Kentucky’s chief justice won’t seek another term on court
Published 6:28 am Thursday, October 14, 2021
Kentucky Chief Justice John D. Minton Jr. announced Wednesday that he will not run for reelection next year, signaling the end of an era on the state’s highest court when his current term concludes.
Minton, who joined the Supreme Court in 2006, said he wanted to give potential candidates ample time to decide whether to enter the campaign in his 14-county district south and west of Louisville.
“I felt like I should go ahead and let the people of the 2nd Supreme Court District know of my intentions, so that qualified people who might want to seek this job would do so,” Minton said in a phone interview. “I want to give them plenty of time to make those arrangements.”
Minton first announced his decision not to seek another term on WKU Public Radio in Bowling Green. The state’s seven Supreme Court justices serve eight-year terms.
Minton was appointed to the high court by then-Gov. Ernie Fletcher in the summer of 2006 and he won election to the seat that fall. In 2008, Minton’s colleagues first selected him to serve as chief justice and have done so every four years since.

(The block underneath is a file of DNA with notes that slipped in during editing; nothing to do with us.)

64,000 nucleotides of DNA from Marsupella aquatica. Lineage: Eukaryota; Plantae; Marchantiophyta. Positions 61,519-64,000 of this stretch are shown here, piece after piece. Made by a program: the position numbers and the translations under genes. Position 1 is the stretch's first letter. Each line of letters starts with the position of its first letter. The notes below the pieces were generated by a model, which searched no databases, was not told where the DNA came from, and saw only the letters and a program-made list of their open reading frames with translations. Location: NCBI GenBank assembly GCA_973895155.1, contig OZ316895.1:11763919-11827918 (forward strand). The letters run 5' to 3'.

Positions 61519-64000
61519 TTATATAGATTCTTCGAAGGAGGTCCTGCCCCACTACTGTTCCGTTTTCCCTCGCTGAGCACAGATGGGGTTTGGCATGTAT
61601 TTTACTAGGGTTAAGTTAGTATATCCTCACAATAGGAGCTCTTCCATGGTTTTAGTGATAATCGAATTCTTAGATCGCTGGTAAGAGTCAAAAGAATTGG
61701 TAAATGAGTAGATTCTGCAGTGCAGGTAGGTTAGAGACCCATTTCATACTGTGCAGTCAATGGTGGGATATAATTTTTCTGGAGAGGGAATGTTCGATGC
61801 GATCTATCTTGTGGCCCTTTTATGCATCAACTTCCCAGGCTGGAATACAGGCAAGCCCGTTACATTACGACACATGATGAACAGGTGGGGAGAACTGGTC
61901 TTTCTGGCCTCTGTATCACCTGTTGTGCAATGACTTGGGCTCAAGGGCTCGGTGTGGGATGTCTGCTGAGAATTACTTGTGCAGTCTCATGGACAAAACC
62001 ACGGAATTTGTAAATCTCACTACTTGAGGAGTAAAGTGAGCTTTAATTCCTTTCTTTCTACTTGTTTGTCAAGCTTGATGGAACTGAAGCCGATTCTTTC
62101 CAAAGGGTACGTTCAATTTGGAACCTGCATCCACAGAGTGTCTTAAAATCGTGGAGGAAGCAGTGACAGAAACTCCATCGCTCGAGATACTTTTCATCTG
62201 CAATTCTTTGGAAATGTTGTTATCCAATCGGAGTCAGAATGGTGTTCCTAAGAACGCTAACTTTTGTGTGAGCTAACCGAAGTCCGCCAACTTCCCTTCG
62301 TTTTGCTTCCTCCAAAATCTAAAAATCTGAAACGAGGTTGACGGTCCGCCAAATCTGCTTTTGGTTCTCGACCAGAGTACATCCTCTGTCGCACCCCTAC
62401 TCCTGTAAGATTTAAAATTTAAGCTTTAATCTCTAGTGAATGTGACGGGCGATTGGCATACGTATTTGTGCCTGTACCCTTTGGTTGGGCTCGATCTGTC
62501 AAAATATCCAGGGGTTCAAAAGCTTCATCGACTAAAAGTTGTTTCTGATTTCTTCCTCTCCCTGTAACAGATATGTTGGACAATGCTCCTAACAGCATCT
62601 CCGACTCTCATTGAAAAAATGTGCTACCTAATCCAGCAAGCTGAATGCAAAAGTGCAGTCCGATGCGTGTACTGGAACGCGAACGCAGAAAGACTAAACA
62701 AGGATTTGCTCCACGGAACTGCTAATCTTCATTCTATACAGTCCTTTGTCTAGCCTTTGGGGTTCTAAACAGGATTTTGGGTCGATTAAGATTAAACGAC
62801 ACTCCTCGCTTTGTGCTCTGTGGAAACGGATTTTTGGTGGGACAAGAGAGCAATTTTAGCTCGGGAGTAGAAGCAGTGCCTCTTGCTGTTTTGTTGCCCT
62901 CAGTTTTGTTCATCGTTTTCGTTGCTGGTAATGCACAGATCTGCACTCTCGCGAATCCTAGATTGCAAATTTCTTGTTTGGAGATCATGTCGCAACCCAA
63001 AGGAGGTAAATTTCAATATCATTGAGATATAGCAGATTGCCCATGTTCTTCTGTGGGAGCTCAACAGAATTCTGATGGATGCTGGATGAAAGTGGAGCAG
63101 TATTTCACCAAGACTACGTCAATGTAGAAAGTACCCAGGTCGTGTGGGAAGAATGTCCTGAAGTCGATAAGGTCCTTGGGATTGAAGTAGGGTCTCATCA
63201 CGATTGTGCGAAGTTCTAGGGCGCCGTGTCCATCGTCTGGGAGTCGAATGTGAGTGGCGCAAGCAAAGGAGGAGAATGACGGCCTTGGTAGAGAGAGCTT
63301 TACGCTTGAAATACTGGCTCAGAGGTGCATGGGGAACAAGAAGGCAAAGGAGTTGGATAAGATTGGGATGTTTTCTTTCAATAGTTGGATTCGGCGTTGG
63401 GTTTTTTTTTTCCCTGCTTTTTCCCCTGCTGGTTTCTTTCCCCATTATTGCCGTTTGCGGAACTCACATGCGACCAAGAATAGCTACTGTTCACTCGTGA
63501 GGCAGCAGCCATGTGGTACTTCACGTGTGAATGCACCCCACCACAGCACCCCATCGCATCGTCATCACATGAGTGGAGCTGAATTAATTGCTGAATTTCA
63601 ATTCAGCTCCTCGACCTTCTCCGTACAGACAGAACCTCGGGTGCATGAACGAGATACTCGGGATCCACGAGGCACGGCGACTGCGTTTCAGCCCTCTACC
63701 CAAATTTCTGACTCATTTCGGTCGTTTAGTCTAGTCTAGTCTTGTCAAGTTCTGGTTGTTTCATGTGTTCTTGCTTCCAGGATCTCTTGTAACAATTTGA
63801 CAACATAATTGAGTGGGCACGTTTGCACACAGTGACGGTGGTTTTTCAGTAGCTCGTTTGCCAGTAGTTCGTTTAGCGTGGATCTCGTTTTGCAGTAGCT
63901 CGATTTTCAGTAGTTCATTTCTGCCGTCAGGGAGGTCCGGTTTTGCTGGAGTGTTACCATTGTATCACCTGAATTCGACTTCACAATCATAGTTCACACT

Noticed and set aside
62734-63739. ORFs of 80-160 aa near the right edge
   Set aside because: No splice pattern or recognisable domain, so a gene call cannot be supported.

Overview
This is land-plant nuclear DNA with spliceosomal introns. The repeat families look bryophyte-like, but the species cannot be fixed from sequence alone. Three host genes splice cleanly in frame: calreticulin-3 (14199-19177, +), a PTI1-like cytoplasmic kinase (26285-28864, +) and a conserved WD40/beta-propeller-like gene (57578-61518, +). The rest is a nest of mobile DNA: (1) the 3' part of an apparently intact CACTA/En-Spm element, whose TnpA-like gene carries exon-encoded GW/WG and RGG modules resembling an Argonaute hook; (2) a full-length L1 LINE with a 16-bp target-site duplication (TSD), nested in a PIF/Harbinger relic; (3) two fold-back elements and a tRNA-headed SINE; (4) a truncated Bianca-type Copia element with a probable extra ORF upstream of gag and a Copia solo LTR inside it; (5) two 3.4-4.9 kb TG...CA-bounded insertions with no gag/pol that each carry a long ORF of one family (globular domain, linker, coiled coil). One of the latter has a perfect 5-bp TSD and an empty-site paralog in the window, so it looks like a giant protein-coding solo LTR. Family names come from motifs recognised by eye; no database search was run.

“The traditional thinking is you become a lame duck as soon as you announce that you’re not” seeking reelection, he said Wednesday. “I realize that’s true, but there’s still quite a bit for me to do.”
As chief justice, he will present the judicial branch’s proposed budget to the legislature next year. And for years, Minton has been a leading advocate for redrawing the boundary lines of judicial districts statewide. He signaled Wednesday that he’s ready to lead the effort again during the 2022 legislative session.
“I’m the perfect one to be presenting this, because I don’t have to worry about the political blowback for heading up the initiative,” he said. “We just need to have the courage to propose significant redistricting. … And I’m willing to lead that because I think it’s important.”
Minton’s tenure as a Kentucky judge will reach 30 years in January. He first served as a circuit court judge and then went on the state Court of Appeals before joining the Supreme Court.